The article also spoke about how baking feels rewarding when it is for other people. This made me think of the brownies I make. I bake it almost always on someone’s request or to share with a group of friends. For a long road trip or as a go-to dessert, these brownies are always welcome.

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My favourite thing about these brownies is the caramelised white chocolate chunks that give it a hint of nuttiness. I spruced it up by adding some cream cheese and walnut praline crumb. This turned an already tasty brownie into something quite fancy; something you might find on a dessert table at a party. Adding the edible flowers made it look absolutely gorgeous, specially when brownies are not desserts that photograph well.

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Ingredients:
Brownies:
– 300g dark chocolate, chopped
– 150g butter, chopped
– 1 1/2 cups (315g) caster sugar
– 4 eggs, lightly whisked
– 1 1/4 cups (190g) plain flour
– 1/2 cup (125g) sour cream
– 200g white chocolate, chopped
– 100g milk chocolate, chopped

Walnut Praline:
– 50g walnuts
– 250g caster sugar
– 2 teaspoon ground coffee

Cream Cheese Frosting:
– 60g cream cheese, softened
– 30g butter, softened
– 1/2 teaspoon vanilla essence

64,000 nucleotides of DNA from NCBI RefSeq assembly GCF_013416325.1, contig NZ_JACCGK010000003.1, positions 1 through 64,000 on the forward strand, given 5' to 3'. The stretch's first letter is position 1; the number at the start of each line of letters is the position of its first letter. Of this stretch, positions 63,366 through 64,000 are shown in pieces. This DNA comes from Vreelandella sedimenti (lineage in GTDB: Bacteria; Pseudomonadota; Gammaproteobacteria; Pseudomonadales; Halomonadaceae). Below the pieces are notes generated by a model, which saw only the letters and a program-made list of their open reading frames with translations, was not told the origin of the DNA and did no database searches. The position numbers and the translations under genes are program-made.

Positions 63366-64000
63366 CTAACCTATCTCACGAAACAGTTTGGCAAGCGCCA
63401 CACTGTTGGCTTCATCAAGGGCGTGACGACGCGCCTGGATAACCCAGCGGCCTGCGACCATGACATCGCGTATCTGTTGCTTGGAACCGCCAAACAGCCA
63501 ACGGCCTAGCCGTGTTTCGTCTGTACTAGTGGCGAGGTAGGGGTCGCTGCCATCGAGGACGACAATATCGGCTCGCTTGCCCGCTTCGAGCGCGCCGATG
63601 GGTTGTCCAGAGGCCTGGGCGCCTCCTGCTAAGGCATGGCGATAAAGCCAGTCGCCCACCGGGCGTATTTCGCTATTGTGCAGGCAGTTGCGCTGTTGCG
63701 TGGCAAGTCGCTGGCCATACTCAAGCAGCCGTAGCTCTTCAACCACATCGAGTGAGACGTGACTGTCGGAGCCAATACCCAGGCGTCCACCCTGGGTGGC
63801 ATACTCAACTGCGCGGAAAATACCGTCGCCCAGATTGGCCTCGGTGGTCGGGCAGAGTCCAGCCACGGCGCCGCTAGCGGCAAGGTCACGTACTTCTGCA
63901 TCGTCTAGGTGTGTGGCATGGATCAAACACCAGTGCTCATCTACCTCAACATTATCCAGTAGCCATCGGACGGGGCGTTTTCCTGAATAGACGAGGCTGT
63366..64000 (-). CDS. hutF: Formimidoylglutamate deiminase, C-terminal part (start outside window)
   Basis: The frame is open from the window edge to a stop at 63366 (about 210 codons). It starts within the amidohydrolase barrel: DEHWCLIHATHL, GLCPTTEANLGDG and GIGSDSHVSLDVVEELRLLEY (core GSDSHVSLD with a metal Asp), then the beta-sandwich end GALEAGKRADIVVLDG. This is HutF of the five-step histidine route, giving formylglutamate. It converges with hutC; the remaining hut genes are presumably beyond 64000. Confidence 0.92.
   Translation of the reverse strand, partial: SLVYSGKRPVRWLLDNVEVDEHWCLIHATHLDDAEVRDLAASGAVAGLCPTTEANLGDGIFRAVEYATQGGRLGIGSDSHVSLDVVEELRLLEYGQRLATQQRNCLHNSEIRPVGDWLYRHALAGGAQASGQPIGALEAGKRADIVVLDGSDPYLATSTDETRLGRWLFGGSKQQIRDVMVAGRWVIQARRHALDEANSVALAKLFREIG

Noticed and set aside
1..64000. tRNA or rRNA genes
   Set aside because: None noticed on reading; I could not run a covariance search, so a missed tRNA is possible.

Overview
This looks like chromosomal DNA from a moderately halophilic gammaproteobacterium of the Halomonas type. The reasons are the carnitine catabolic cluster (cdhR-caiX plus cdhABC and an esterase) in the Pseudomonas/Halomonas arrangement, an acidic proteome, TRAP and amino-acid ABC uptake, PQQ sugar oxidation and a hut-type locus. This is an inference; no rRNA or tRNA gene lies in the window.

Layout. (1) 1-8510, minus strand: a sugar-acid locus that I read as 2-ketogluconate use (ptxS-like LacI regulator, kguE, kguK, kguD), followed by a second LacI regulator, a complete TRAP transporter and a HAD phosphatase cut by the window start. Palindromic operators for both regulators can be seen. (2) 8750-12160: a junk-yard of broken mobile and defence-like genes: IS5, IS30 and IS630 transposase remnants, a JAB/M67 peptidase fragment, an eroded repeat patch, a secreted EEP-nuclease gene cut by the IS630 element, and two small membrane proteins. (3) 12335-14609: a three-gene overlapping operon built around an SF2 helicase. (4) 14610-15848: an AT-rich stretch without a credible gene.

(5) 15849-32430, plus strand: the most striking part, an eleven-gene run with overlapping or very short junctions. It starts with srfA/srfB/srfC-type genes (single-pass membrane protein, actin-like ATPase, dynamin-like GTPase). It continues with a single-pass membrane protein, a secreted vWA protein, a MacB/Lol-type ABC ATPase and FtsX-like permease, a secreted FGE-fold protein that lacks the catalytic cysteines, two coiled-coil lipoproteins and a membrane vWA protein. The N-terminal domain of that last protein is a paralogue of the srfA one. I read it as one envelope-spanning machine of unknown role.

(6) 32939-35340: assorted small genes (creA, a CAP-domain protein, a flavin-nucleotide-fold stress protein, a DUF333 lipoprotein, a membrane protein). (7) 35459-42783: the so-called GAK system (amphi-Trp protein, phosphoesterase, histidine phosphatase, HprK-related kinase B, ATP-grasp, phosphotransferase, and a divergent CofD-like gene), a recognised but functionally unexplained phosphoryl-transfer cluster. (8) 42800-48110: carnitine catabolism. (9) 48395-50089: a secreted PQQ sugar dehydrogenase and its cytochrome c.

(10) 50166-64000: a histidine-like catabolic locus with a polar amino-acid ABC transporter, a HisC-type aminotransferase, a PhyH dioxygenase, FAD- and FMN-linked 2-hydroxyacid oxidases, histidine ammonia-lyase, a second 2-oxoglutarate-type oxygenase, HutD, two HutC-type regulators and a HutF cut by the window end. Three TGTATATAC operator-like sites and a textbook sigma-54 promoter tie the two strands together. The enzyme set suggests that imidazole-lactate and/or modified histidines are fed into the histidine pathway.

– 3/4 cup icing sugar mixture

Method:
– For the brownies, pre-heat the oven to 160 degrees and grease a 23cm cake pan. Line the base of the pan with baking paper, allowing the paper to hang over the sides of the pan.
– Place the chocolate and butter in a saucepan over low heat. Cook, stirring until the chocolate and butter melts and the mixture is smooth. Be careful not to burn it. Remove from heat and leave to cool slightly, for about 5 minutes.
– Add the sugar into the chocolate mixture and combine. Add the eggs, and stir to combine. Add the flour and sour cream and stir until just mixed. Gently fold in the chopped chocolate chunks and fold gently through the mixture.
– Pour into the prepared pan and bake for about 1 hour or until it’s cooked through. When a skewer is inserted, it might have crumbs on it, but that’s okay. We don’t want the brownie to over cook and harden.